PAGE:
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Lowell Brueckner

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Christ is Greater than Moses


 An expository study of the book of Hebrews

                             Chapter 3

 1. Therefore, holy brethren, partakers of the heavenly calling, consider the Apostle and High Priest of our confession, Christ Jesus,

2. who was faithful to Him who appointed Him, as Moses also was faithful in all His house.

3. For this One has been counted worthy of more glory than Moses, inasmuch as He who built the house has more honor than the house.

4. For every house is built by someone, but He who built all things is God.

5. And Moses indeed was faithful in all His house as a servant, for a testimony of those things which would be spoken afterward,

6. but Christ as a Son over His own house, whose house we are if we hold fast the confidence and the rejoicing of the hope firm to the end.

 An attempt to compare the incomparable

 Knowing their Jewish history, the believing Jews struggled in leaving it behind. God’s hand was powerfully and notably in all that they had learned since childhood. It was the task of the writer to show them that what God had done through the gospel was so much greater than their past. He addresses them as holy brethren, whose present calling was from heaven. God had separated them from the world around them and their Jewish nation hated them for it. They needed to see this as a high privilege.

 The first challenge to a church in crisis is a consideration of Jesus Christ. There is no greater argument or reason to continue in their confession, than to present His person.  He is the Apostle and High Priest, whom they have confessed and in whom they have trusted. The meaning of the word, apostle, is literally one who is sent; an ambassador. John quoted Him saying 14 times in his gospel, by my count, that He was sent by the Father.  It was His purpose that people would believe the truth that He did not act or speak by His own initiative. His authority was based on the fact that the Father sent Him and His disciples came to believe that truth. Christ is also the High Priest, the only mediator between God and man, and much will be said about this office, as we continue.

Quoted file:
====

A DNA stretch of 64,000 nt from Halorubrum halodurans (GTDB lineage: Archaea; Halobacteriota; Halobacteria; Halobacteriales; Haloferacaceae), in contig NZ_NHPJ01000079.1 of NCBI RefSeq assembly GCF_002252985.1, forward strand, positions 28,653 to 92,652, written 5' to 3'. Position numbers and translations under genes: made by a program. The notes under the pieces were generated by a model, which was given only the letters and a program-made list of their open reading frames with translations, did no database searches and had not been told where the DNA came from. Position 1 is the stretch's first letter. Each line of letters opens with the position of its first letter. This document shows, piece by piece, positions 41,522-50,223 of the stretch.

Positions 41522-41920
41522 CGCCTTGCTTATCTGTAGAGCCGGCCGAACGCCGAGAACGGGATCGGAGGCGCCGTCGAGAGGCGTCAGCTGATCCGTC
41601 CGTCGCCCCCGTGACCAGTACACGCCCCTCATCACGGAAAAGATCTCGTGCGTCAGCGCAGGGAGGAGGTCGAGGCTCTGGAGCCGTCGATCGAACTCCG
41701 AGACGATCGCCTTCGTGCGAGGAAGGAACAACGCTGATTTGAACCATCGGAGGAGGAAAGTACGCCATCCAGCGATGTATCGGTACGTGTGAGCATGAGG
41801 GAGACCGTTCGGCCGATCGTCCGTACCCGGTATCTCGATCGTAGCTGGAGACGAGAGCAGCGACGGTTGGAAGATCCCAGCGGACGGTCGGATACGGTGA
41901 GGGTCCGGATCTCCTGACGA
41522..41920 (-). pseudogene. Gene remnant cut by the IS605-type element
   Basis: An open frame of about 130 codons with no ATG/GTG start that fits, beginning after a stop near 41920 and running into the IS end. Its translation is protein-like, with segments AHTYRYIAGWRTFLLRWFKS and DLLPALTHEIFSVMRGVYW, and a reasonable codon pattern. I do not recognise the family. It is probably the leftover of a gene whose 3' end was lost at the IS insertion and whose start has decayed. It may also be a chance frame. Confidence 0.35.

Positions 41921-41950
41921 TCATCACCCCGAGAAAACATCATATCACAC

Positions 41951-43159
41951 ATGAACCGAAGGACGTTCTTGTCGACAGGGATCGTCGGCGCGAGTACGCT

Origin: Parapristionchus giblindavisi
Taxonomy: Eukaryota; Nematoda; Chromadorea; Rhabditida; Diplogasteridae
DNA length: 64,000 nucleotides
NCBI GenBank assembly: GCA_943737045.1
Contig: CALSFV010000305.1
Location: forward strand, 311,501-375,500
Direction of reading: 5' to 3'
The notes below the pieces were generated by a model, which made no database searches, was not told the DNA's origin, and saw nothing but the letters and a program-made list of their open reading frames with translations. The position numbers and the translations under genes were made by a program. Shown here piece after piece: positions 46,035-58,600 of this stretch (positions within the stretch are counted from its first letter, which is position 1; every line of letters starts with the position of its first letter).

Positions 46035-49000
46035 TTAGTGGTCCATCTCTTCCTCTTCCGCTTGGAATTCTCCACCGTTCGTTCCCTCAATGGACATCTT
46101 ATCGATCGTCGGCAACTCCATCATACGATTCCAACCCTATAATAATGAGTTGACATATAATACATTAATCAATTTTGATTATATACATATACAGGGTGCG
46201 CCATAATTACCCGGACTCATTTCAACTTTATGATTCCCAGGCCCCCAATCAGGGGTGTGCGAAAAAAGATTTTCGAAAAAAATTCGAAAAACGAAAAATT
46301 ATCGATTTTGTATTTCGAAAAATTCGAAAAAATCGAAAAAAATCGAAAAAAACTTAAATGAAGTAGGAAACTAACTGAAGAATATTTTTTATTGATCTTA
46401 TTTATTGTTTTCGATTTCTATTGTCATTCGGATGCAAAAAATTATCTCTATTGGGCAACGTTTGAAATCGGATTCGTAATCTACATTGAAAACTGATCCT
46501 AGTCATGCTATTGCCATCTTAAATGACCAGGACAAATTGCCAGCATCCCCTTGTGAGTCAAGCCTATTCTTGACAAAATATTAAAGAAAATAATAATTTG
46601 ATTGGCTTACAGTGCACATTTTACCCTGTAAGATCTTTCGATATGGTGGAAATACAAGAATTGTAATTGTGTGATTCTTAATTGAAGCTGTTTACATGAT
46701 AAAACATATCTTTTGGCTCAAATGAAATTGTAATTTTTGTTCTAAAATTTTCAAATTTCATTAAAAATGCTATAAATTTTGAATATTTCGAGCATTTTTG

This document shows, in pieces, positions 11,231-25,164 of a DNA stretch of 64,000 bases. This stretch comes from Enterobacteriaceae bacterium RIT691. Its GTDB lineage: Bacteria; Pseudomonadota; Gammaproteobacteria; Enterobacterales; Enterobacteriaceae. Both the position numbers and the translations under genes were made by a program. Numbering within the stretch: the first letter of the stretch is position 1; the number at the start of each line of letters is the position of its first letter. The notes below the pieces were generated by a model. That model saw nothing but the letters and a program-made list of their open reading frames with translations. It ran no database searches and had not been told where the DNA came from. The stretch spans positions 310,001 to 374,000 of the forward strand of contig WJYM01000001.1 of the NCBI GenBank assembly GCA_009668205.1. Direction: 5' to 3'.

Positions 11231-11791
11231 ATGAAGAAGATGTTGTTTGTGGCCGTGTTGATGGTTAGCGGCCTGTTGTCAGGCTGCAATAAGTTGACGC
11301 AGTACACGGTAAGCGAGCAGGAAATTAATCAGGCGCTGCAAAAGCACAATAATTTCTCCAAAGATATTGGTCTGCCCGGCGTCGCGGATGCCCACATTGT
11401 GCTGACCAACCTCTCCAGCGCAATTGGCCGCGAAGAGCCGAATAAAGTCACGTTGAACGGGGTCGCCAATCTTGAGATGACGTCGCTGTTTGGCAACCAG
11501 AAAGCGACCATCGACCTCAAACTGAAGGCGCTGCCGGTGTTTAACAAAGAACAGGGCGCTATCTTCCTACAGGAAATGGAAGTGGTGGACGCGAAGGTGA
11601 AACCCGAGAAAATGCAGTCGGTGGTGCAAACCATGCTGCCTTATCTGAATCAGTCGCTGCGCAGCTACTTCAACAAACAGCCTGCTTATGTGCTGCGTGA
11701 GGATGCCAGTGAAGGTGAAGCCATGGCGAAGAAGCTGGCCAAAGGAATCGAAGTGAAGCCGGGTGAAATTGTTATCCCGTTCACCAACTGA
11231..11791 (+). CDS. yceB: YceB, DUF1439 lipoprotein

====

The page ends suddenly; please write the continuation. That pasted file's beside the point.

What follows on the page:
Moses was highly regarded among the Jews. There was no greater authority, upon which their entire religion was established. The Sanhedrin confirmed it, speaking to the man who was born blind: “We are Moses’ disciples. We know that God spoke to Moses” (Jn.9:28,29). However at one point, Moses was unfaithful and, because he hit the rock, when God ordered him to speak to it, he forfeited his opportunity to enter the Promised Land. Jesus never failed, yet the Sanhedrin continued, “As for this fellow, we do not know where He is from.” The man, who had been blind, answered wisely: “Why, this is a marvelous thing, that you do not know where He is from, yet He has opened my eyes!” (Jn.9:30) Their dishonest hearts did not allow them to investigate. Then he said, “If this Man were not from God, He could do nothing” (Jn.9:33). He believed that He was sent from God and he worshiped Him (2).